Government News
APA Says Final Privacy Rule Provides Inadequate Patient Safeguards
Psychiatric News
Volume 37 Number 17 page 1-33

The final federal medical privacy rule issued last month does not require patients’ written consent before personal health information can be disclosed or used for routine transactions, including treatment and payment. The rule, which becomes effective April 14, 2003, applies to "covered entities" that conduct certain financial and administrative functions electronically.

These entities are defined as providers, health plans, hospitals, insurers, and health care clearinghouses. Certain small health plans have until April 14, 2004, to comply with the rule. Covered entities have an extra year—until April 14, 2004—to rewrite their business associate contracts to ensure that patient privacy is protected.

"APA is very disappointed that the Bush administration has abandoned the traditional principle that patients have the right to control when their medical records are released to others, especially when those parties are not directly involved in their care," APA President Paul Appelbaum, M.D., told Psychiatric News.

Though the final rule released last month by the Department of Health and Human Services (HHS) "has some positive aspects, including a recognition that psychotherapy notes are entitled to a higher level of protection, their rejection of informed consent for release of information is a huge step backward for patients’ right to medical privacy," said Appelbaum.

The final privacy rule requires that covered entities make a good-faith effort to obtain an individual’s written acknowledgement that he or she has received that entity’s notice of privacy practices, according to the regulation.

Patient authorization is required before personal health information can be disclosed for nonroutine transactions such as for employment and marketing purposes. The final rule does not preempt stronger state privacy laws.

The Clinton administration issued the final patient privacy rule in December 2000 with the patient consent requirement. The Bush administration proposed several changes in March of this year to the final rule, including elimination of the patient consent requirement, a proposal APA opposed.

"APA has been in the vanguard of defending patients’ medical record confidentiality. It has advocated forcefully to Congress and the executive branch for patients’ right to prior consent to the use and disclosure of personal medical information," said Appelbaum in a prepared statement.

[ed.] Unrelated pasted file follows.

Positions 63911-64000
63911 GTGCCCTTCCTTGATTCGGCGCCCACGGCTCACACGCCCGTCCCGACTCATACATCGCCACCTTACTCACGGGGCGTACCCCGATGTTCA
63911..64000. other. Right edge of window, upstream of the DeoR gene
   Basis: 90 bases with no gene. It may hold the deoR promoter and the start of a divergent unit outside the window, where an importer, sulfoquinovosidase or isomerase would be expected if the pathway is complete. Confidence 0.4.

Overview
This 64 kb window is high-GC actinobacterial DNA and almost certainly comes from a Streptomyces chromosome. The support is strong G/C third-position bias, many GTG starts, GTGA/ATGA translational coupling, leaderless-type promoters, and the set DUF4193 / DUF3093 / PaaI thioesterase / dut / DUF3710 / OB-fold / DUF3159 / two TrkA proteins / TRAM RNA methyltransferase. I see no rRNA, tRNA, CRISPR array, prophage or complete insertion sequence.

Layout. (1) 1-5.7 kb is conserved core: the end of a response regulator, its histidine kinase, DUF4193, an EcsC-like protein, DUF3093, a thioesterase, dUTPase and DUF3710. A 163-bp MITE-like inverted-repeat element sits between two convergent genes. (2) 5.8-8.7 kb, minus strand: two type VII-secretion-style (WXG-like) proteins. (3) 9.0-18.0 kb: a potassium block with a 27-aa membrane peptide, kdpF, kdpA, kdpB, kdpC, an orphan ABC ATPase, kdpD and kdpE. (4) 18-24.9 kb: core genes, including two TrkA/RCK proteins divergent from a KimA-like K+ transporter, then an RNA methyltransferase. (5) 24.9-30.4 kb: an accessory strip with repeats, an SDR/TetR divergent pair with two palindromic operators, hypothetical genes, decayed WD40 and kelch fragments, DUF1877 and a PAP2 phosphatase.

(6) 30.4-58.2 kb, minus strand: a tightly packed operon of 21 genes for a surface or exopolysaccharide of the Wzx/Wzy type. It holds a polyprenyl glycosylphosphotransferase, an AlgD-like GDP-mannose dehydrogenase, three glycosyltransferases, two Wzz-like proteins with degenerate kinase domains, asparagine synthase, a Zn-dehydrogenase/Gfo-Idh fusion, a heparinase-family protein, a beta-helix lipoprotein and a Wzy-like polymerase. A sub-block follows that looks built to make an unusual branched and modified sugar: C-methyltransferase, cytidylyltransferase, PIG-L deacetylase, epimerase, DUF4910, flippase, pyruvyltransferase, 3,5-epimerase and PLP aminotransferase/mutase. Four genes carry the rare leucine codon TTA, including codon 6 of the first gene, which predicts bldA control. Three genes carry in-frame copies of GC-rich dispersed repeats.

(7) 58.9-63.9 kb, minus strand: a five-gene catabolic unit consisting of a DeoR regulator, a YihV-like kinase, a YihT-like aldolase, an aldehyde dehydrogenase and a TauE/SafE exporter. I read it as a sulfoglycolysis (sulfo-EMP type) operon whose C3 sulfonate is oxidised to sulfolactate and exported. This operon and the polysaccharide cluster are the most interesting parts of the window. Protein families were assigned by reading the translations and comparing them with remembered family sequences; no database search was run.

HHS Secretary Tommy Thompson defended the decision to eliminate the patient consent requirement, saying, "It was coercive and would have interfered with patients’ access to quality care" (Psychiatric News, May 3). "Sick or injured patients would have been forced to run all around town getting signatures before they could get care or medicine."

The final privacy rule prohibits health care providers, plans, and clearinghouses from selling personal medical information, including patient lists, to third parties for marketing purposes. The rule also bars pharmacies and covered entities from using business-associate agreements to circumvent the rule’s marketing prohibition.

However, the final rule contains another marketing change. Covered entities that receive payment for marketing activities are not required to notify patients of the payment or give them a chance to refuse being recipients of marketing material.

"This creates a loophole that allows a pharmacy to receive payment from a pharmaceutical company to recommend to patients that they switch from one medication to another without disclosing the arrangement to patients," said Appelbaum.

"This unwarranted interference with the patient/physician relationship is not justified by any benefit to patients, but is motivated solely by the economic interests of the pharmaceutical industry," said Appelbaum.

He praised the rule’s positive provisions, including the right of patients to see and correct errors in their record and the prohibition on the sale of patients’ medical information. "But the value of these positive measures is seriously compromised by the retreat on patients’ rights to determine what happens to their records and to prevent their information from being used for commercial purposes," said Appelbaum in the statement.

The text of the final privacy rule and related information are posted on the HHS Web site at www.hhs.gov/ocr/hipaa/. The HHS Office of Civil Rights will post materials at www.hhs.gov/ocr/hipaa to assist entities covered by the rule with compliance. APA’s Division of Government Relations will post a summary of the rule on its HIPAA Educational Materials Web page at www.psych.org/pub_pol_adv/hipaa/privacy_reg.cfm.

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